Saturday, 31 January 2015

Perambulations with Pevsner

Pevsner (n): an authoritative but quirky architectural handbook, any one in the series of county-by-county guides, properly entitled The Buildings of England; eponymously so called after founding editor, Nikolaus Pevsner.

It’s not the least of Sir Nikolaus Pevsner’s achievements that he is possibly the only man in English publishing history to have given his name not just to one reference book (no mere Bradshaw, Brewer, Burke or Crockford he) but to a whole family of reference books; most were written by himself, and all bear his imprint if not actually his imprimatur. Pevsner completed the first series of The Buildings of England in 1974, and died in 1988; but new editions and editions of new sub-series, such as Buildings of Scotland, (and Wales and Ireland) continue to appear.

The first county book appeared in 1951; Pevsner aimed to publish two a year. In the succeeding sixty years many have been revised, sometimes two or three times, and now a third generation of architectural historians is at work, led by Simon Bradley, the present series editor, who has just published a revised, enlarged Cambridgeshire to acclaim. I was given it at Christmas and have been reading and admiring it ever since. It has to be admitted, though: Pevsners are no longer as portable as they used to be. I bought my first, Bedfordshire, in 1974, and could carry it around in the pocket of my mac. In those days I cycled everywhere, having no car, and rather resembled the chap in Philip Larkin’s ‘Church Going’, taking off my cycle clips in awkward reverence – a manoeuvre that could almost count as a genuflection, if the church looked the sort of place where such a thing was expected. Sir Ninian Comper used to say that a church should bring you to your knees on entering; nowadays, just carrying around a Pevsner might do the same for you. Let me illustrate my point.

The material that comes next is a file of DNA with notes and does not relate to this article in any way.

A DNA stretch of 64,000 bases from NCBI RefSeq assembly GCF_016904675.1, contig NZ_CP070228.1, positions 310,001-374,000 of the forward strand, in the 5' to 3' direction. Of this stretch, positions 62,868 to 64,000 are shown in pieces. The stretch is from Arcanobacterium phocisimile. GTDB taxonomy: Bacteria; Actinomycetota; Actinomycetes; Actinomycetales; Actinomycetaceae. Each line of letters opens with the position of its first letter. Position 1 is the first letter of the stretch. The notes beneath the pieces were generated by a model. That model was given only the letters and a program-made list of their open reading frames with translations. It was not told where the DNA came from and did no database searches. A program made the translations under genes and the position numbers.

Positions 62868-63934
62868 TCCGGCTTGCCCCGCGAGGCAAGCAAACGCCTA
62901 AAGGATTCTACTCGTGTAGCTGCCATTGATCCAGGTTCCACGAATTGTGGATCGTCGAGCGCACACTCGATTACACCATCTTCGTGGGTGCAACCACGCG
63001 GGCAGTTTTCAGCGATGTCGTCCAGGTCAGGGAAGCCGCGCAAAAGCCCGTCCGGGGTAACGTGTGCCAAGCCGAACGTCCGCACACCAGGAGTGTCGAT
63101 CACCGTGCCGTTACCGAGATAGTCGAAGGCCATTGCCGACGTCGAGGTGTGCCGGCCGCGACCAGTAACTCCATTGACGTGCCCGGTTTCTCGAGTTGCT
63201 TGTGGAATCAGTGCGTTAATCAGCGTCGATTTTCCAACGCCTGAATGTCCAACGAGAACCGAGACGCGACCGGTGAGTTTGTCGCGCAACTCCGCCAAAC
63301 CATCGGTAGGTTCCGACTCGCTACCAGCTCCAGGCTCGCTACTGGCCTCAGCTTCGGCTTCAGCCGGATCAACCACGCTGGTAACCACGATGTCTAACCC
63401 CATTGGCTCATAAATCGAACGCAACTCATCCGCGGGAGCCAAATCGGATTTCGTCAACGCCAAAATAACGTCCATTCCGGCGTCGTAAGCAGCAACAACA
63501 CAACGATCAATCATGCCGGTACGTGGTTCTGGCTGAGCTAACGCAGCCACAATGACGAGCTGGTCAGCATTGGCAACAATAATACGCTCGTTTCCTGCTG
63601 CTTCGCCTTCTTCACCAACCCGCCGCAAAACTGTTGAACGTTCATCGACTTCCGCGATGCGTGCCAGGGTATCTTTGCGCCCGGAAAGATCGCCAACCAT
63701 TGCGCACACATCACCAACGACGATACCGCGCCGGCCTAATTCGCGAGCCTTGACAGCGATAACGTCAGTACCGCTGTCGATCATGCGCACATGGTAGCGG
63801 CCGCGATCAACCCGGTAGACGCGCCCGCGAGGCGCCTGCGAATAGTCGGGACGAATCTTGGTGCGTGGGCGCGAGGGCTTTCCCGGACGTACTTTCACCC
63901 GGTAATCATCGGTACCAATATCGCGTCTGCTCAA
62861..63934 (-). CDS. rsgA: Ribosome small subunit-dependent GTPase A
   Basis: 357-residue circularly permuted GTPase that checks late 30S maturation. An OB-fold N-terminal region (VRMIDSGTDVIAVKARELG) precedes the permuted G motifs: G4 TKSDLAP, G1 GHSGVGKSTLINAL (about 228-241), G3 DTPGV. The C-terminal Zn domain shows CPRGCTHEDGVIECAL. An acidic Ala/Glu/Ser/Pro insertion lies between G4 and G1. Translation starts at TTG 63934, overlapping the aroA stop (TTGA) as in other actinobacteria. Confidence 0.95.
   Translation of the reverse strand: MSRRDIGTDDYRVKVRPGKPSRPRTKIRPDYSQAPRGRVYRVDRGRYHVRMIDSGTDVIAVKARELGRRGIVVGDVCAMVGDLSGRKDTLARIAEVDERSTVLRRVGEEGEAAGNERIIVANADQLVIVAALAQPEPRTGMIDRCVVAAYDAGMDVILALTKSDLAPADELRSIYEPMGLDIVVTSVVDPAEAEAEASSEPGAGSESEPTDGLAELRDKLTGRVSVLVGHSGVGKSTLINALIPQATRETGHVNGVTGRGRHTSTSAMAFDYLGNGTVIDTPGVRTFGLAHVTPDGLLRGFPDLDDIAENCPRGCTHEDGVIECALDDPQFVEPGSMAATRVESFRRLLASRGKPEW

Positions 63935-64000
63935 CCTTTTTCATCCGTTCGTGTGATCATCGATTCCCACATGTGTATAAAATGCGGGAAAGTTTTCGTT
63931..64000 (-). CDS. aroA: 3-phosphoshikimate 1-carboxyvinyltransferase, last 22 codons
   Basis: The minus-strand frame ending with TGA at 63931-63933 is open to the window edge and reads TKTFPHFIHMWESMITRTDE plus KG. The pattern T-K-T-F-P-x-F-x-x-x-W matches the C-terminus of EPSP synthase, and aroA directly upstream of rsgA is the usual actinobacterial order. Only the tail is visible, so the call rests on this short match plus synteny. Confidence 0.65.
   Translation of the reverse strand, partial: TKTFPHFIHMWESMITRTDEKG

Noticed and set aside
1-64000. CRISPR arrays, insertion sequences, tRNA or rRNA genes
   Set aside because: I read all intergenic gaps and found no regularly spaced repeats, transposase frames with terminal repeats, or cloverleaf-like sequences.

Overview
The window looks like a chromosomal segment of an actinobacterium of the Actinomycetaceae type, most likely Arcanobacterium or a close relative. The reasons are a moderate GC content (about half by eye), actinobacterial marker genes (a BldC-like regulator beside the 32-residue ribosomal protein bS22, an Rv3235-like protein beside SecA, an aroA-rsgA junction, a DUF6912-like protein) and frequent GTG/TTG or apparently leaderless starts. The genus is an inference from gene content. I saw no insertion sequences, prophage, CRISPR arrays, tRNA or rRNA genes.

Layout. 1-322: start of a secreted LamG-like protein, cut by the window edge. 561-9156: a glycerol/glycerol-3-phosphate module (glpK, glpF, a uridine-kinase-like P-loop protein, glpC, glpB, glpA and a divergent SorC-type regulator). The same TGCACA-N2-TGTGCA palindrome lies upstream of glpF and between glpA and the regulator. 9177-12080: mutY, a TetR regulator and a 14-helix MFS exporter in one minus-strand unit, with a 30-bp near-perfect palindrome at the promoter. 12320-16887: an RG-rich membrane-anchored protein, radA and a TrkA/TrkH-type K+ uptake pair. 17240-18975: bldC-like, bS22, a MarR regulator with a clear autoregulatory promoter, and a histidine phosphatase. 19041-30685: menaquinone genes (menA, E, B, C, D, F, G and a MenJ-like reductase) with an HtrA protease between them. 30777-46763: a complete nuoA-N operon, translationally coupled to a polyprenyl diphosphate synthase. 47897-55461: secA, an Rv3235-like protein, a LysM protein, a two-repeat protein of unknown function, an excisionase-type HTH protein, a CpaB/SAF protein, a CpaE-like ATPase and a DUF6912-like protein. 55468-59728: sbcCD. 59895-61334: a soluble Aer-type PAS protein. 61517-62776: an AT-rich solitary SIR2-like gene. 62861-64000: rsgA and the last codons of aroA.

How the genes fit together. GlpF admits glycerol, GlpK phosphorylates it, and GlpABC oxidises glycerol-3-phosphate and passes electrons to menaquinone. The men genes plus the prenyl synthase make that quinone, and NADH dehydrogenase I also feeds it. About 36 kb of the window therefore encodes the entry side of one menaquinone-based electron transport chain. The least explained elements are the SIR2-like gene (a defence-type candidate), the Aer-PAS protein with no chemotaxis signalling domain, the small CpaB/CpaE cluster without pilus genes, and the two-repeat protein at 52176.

The original volume, Cornwall (BE1), was a paperback – as they all were at first. Penguin used to publish them, and Pevsner always acknowledged his debt to Sir Allen Lane for supporting the project from its earliest days. (Nowadays, the series is published by Yale). Cornwall measured 7 by 4½ inches, had 251 pages and weighed 7½ oz.; my Bedfordshire (1968, hardback by then) had grown a half-inch taller, boasted 414 pages and weighed 13oz.; Simon Bradley’s new Cambridgeshire (2014) by contrast, is nearly 9 x 5ins, has 790 pages and weighs 2lbs.

An expanding series, therefore, but the remarkable thing is that the format has stayed unchanged since 1951. Maps of the county, with every town and village marked and grid-referenced; an introduction providing pre-historical, topographical and architectural overviews of the county; next the gazetteer, with every church mentioned, no matter how briefly, and  other buildings of significance identified. For larger towns Pevsner provides architectural walking routes he calls ‘Perambulations’. In the middle of each book a swatch of photographs – grey and grainy at first, high definition colour now –  illustrating the architectural and decorative highlights described in the text . Pevsner made a point of seeing everything he described, so his descriptions alternate between rapid-fire architectural shorthand and pithy tut-tuts of praise or disappointment. Thus, from Cornwall, and on the same page, for Portreath he says simply,

The Church of ST MARY, by Wightwick, 1841, is rather depressing, with pointed windows and a bellcote.

For Poughill he seems to have transcribed his notes almost as he must have scribbled them down (his record was nineteen churches visited in a single day):

ST OLAF. A Danish dedication. Nave of four bays; N aisle with arcades of Cornish granite standard section, but shorter than usual (late C14?); S aisle with thicker projection l. and r. of each of the standard hollows (cf. St Veep); quatrefoil decoration of the abaci.

For Pevsner it was important to instruct readers how to ‘read’ a building, so he wasn’t afraid to use technical terms. But he always included at the end, along with an index of artists and architects and an index of places, a glossary. This glossary, expanded like the series, is now available as an app.

Pevsner didn’t drive. Cornwall is dedicated to ‘TO LOLA, who drove the car’. Lola was his wife. Later on, eager young researchers used to chauffeur him; some in time co-edited counties with him or indeed became editors of the later revisions. He inspired great affection and loyalty. Simon Bradley doesn’t drive either. While working on Cambridgeshire he was given rooms at St John’s College, and in his Foreword duly acknowledges that ‘Not the least of the amenities provided by St John’s for this non-driving author was a pass for the college bicycle sheds.’ He thanks his family and friends for ferrying him out to ‘Areas of Cambridgeshire beyond the practicable reach of pedals or public transport’ (much of rural Cambs. is far beyond the bounds of any bus route) and ends by thanking ‘Bridge Cycles of Magdalene Street for repairs and advice’.